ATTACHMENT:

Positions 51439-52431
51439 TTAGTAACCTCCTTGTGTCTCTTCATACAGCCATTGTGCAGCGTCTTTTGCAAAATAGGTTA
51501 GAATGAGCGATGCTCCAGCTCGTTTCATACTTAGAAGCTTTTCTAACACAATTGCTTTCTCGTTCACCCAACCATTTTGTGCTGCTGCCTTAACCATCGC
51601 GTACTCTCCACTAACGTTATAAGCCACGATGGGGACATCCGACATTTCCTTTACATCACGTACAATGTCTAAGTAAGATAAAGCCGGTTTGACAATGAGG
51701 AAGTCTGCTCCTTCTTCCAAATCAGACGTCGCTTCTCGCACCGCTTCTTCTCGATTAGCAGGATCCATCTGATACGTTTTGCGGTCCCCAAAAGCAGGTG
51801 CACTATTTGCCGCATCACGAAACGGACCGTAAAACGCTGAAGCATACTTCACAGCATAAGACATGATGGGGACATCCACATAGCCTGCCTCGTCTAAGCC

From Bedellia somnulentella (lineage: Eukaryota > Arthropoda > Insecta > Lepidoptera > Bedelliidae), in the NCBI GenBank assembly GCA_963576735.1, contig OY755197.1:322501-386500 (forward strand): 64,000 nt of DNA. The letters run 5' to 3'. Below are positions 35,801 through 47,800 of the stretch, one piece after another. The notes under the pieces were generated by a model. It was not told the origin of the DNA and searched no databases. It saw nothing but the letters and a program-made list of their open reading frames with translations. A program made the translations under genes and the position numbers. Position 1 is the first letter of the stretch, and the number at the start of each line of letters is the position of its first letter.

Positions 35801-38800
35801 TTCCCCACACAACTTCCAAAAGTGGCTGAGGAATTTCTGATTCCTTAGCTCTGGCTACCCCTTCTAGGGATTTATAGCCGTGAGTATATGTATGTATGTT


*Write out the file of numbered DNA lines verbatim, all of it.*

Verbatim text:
Positions 51439-52431
51439 TTAGTAACCTCCTTGTGTCTCTTCATACAGCCATTGTGCAGCGTCTTTTGCAAAATAGGTTA
51501 GAATGAGCGATGCTCCAGCTCGTTTCATACTTAGAAGCTTTTCTAACACAATTGCTTTCTCGTTCACCCAACCATTTTGTGCTGCTGCCTTAACCATCGC
51601 GTACTCTCCACTAACGTTATAAGCCACGATGGGGACATCCGACATTTCCTTTACATCACGTACAATGTCTAAGTAAGATAAAGCCGGTTTGACAATGAGG
51701 AAGTCTGCTCCTTCTTCCAAATCAGACGTCGCTTCTCGCACCGCTTCTTCTCGATTAGCAGGATCCATCTGATACGTTTTGCGGTCCCCAAAAGCAGGTG
51801 CACTATTTGCCGCATCACGAAACGGACCGTAAAACGCTGAAGCATACTTCACAGCATAAGACATGATGGGGACATCCACATAGCCTGCCTCGTCTAAGCC

From Bedellia somnulentella (lineage: Eukaryota > Arthropoda > Insecta > Lepidoptera > Bedelliidae), in the NCBI GenBank assembly GCA_963576735.1, contig OY755197.1:322501-386500 (forward strand): 64,000 nt of DNA. The letters run 5' to 3'. Below are positions 35,801 through 47,800 of the stretch, one piece after another. The notes under the pieces were generated by a model. It was not told the origin of the DNA and searched no databases. It saw nothing but the letters and a program-made list of their open reading frames with translations. A program made the translations under genes and the position numbers. Position 1 is the first letter of the stretch, and the number at the start of each line of letters is the position of its first letter.

Positions 35801-38800
35801 TTCCCCACACAACTTCCAAAAGTGGCTGAGGAATTTCTGATTCCTTAGCTCTGGCTACCCCTTCTAGGGATTTATAGCCGTGAGTATATGTATGTATGTT